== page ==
Why you might not need to give up red meat

red meat

It is unlikely that we can find a person these days, who has never heard (or, as an option, read) that red meat is a huge danger for both human health and the state of the planet. As for the latter, everything is really more than unambiguous, since the harmful effects of greenhouse gases from livestock production for the atmosphere are no longer questioned. In this regard, even the #NoRedOctober action was launched, in which people are advised not to consume red meat for at least one month.

As for the consequences of red meat consumption, things are not that unambiguous. Of course, if you eat it all the time, problems are possible.

But they can are also possible with an excessive consumption of foods, which are not linked in our minds with prohibitive slogans, like:

  • cheese,
  • avocado,
  • bananas.

So, is it true that red meat is harmful to humans? Let’s try to understand.


On the one hand, numerous studies on the issue, held in recent years have shown that red meat, be it grilled beef, sausages or bacon, is really not our body’s best friend. Such meat is almost always rich in fats and cholesterol, which is directly associated with an increasing risk of heart disease and diabetes. Other studies show that regular consumption of red meat also affects the risk of developing colorectal cancer.

The truth is that people have been eating red meat for a very, very long time. Popular Science reminds that the fossil remains of animals, which have traces of the first butchers activity, indicate that human being started eating red meat about 2.5 million years ago. Our ancestors knew what they were doing, since red meat contains a lot of nutrients, including a healthy dose of:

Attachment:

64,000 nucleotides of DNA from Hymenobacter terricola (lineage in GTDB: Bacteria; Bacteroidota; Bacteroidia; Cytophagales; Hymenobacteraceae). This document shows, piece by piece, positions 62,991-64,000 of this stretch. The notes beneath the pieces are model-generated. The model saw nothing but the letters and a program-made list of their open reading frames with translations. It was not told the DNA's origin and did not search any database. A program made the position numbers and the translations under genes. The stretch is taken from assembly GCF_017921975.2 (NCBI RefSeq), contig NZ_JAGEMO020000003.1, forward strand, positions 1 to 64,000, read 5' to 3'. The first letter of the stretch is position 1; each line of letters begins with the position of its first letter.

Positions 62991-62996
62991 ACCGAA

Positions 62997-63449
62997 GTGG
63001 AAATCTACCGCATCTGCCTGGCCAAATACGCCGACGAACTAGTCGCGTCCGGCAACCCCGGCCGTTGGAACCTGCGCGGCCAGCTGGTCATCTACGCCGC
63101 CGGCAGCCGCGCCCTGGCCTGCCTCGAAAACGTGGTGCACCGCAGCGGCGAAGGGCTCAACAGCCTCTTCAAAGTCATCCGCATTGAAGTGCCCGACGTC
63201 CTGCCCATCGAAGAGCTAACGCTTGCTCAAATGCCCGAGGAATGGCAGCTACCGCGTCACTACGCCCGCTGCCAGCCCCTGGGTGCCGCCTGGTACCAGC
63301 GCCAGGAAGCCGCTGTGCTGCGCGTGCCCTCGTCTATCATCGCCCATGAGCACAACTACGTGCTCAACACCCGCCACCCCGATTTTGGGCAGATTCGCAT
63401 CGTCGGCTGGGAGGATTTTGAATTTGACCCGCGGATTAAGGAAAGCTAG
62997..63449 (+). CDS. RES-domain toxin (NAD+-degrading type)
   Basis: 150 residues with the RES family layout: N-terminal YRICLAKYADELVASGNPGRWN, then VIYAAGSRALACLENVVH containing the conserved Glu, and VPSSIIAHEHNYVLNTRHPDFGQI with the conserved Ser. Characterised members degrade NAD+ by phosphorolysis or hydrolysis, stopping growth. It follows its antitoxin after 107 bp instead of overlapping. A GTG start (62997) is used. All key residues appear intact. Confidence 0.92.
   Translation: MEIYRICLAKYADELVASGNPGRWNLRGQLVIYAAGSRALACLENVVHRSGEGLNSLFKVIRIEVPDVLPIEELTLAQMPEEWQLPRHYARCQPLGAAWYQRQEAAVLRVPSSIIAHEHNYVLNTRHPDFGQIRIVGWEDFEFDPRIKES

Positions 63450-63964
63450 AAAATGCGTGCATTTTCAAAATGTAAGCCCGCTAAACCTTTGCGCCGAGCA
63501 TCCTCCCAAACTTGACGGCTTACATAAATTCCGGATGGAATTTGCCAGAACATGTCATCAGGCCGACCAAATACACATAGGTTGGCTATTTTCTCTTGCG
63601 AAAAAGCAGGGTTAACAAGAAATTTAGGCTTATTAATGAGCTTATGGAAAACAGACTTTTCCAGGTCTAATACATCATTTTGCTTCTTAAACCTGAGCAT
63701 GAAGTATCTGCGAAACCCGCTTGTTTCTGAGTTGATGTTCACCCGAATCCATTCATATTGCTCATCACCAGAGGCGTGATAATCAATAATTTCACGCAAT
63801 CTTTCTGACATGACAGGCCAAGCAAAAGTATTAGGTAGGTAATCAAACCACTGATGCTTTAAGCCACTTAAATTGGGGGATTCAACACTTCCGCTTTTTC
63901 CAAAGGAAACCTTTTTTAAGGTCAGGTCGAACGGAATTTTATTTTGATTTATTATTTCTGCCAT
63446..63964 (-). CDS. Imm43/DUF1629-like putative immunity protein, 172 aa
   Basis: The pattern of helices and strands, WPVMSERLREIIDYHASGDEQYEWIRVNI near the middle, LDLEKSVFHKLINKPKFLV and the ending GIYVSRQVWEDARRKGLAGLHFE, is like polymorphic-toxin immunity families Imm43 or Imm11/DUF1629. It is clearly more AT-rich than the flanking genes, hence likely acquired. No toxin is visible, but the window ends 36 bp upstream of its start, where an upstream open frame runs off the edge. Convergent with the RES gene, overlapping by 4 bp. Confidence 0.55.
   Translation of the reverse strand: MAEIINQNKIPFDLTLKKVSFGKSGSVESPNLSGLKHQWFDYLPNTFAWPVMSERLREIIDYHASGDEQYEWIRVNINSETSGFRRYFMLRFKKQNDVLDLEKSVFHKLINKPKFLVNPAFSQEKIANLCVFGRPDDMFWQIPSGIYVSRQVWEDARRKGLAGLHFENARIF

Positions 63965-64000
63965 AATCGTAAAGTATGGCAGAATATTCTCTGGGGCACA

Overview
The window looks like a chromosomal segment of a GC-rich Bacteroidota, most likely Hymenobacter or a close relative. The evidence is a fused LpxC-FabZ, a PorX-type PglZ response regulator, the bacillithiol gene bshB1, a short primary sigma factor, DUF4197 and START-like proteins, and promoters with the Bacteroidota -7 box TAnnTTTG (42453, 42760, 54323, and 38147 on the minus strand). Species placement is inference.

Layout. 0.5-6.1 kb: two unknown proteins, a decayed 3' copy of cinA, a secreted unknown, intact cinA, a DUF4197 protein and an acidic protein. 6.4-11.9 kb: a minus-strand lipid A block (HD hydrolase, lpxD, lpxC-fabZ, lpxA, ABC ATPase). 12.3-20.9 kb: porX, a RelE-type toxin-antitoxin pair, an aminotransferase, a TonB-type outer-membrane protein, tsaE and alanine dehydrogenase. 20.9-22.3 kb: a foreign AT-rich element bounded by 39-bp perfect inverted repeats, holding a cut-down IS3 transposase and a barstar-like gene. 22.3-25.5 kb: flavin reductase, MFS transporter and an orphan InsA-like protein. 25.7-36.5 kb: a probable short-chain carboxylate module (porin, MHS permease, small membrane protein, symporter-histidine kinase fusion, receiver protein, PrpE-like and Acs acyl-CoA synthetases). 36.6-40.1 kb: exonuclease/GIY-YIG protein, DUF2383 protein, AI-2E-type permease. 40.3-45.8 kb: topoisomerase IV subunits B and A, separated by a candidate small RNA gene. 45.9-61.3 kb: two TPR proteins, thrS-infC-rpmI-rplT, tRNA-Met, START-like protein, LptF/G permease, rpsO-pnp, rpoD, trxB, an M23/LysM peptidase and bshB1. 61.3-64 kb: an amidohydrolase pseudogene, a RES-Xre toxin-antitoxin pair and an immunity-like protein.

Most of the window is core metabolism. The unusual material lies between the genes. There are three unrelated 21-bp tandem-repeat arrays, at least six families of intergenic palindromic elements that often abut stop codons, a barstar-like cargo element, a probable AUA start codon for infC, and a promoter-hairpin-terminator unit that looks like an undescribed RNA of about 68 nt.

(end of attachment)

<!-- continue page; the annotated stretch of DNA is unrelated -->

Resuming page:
vitamin B12



“Zinc, magnesium and B vitamins are not unique to red meat, but they are certainly its main components,” said sports nutritionist Leslie Bonci in an interview with Popular Science. “If you refuse meat, then you have to work on your menu. That is, go in search of products that can make up for the difference.”

Still, can a man who has never eaten red meat, but was vigilant to his nutrition, remain 100% healthy? Bonci says that this is possible in theory, if this person is committed to constantly monitor the nutritional value of the menu. “Iron will be the main problem for you, since red meat is a simple, understandable and easily accessible source of a large amount of iron,” the expert adds.


In fact, iron, which is found in red meat, has certain advantages by itself. Known as heme iron, it is much more easily absorbed by the walls of the intestine, compared to iron, which can be found in plant foods. Scientists explain why this happens:

vegetable iron, also called “iron without iron”, requires a certain level of acid for an effective absorption by the body.

So take note: apples, spinach, pumpkin seeds and other iron-containing products of plant origin are best consumed with citrus or a small amount of vinegar.

At the same time, red meat contains iron in a ready for absorption form, which does not require any additional tricks. For this reason, by the way, beef is often recommended for people with iron deficiency anemia as a quick way to increase iron stores in the body.

There are groups of people prone to iron deficiency, whom doctors do not advise to give up red meat. These include:

  • women with severe menstrual cycles,
  • pregnant and breastfeeding women,
  • people with gastrointestinal disorders such as Crohn’s disease and ulcerative colitis.

A number of studies also suggest that some drugs that suppress acidity can lead to a risk of iron deficiency, but this issue should be discussed with your attending physician, since every case is unique.